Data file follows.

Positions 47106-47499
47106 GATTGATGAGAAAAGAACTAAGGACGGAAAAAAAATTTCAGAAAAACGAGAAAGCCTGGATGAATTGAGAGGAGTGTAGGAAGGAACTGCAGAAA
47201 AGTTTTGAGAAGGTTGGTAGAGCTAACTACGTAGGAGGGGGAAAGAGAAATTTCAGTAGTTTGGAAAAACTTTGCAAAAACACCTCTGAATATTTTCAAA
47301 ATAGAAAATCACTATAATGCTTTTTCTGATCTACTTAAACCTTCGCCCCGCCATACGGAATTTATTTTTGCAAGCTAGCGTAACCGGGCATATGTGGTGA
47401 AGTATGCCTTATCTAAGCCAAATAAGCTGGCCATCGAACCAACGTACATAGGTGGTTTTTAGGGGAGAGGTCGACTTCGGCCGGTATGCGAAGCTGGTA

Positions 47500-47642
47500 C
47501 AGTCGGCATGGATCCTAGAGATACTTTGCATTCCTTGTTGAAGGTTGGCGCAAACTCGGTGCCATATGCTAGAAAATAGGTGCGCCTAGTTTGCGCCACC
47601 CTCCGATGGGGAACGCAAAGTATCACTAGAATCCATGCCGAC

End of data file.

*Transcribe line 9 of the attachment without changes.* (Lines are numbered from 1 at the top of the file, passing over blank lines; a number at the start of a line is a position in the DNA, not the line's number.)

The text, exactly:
47601 CTCCGATGGGGAACGCAAAGTATCACTAGAATCCATGCCGAC